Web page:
Abstract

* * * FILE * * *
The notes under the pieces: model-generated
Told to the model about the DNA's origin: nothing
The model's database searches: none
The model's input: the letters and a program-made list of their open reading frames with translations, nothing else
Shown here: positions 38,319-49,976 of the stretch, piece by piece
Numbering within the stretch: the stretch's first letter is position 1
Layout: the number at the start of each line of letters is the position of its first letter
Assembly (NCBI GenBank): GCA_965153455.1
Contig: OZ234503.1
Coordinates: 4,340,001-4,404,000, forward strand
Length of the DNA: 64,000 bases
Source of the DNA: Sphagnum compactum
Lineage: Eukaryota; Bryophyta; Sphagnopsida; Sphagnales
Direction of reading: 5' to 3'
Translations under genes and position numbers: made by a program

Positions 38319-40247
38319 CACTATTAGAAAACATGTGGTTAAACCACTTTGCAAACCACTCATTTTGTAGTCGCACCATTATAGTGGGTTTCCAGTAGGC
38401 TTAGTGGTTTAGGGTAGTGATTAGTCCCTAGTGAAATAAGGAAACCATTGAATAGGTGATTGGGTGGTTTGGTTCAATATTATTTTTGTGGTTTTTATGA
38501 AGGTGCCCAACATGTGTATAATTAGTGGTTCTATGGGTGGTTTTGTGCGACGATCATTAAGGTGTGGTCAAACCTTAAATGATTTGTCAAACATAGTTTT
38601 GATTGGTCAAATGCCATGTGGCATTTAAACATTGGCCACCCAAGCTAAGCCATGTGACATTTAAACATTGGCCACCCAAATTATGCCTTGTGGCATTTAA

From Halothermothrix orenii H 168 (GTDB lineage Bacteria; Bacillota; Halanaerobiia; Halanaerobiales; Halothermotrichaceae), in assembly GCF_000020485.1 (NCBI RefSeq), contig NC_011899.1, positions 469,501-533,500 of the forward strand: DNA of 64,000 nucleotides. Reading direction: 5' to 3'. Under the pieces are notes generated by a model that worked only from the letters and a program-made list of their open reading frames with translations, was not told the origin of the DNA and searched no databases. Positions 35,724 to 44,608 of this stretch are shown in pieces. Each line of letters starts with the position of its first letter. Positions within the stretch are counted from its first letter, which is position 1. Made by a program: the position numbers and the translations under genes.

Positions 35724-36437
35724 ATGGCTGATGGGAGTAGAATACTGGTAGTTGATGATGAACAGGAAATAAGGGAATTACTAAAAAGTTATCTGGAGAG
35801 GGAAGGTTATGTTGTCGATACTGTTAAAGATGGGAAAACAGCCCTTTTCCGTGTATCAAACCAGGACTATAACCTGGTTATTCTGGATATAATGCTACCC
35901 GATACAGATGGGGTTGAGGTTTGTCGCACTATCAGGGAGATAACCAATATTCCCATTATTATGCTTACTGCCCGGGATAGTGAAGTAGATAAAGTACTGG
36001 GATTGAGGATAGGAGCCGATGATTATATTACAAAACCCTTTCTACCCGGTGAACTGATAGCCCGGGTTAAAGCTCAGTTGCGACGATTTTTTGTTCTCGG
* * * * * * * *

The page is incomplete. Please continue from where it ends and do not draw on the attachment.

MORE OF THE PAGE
A high-resolution 5500 year palaeolimnological record from Kajemarum Oasis, a closed basin in the Manga Grasslands of northern Nigeria, provides evidence of environmental change in Subsaharan Africa during the Holocene. Palaeohydrological variations, mainly changes in the balance between precipitation and evaporation, are recorded by stable oxygen isotope ratios in bulk carbonate and ostracod calcite and by the Sr/Ca ratio in ostracode shells. Variations in the carbon isotope ratios in carbonates indicate changes in primary productivity in the lake, whereas the carbon isotope composition of organic carbon reflects ecophysiological processes within the lake and its surrounding catchment. Results indicate that there have been marked environmental changes in the Manga Grasslands over the last 5500 years. A more variable climate set in around 1500 cal. a BP. A prolonged drought between 1200 and 1000 cal. a BP, with reduced aquatic productivity, was followed by a switch to a wetter, but still unstable climate: moist conditions prevailed during the Little Ice Age. The results indicate that drought has affected the Sahel episodically over the last 1500 years and is not solely a twentieth-century phenomenon.

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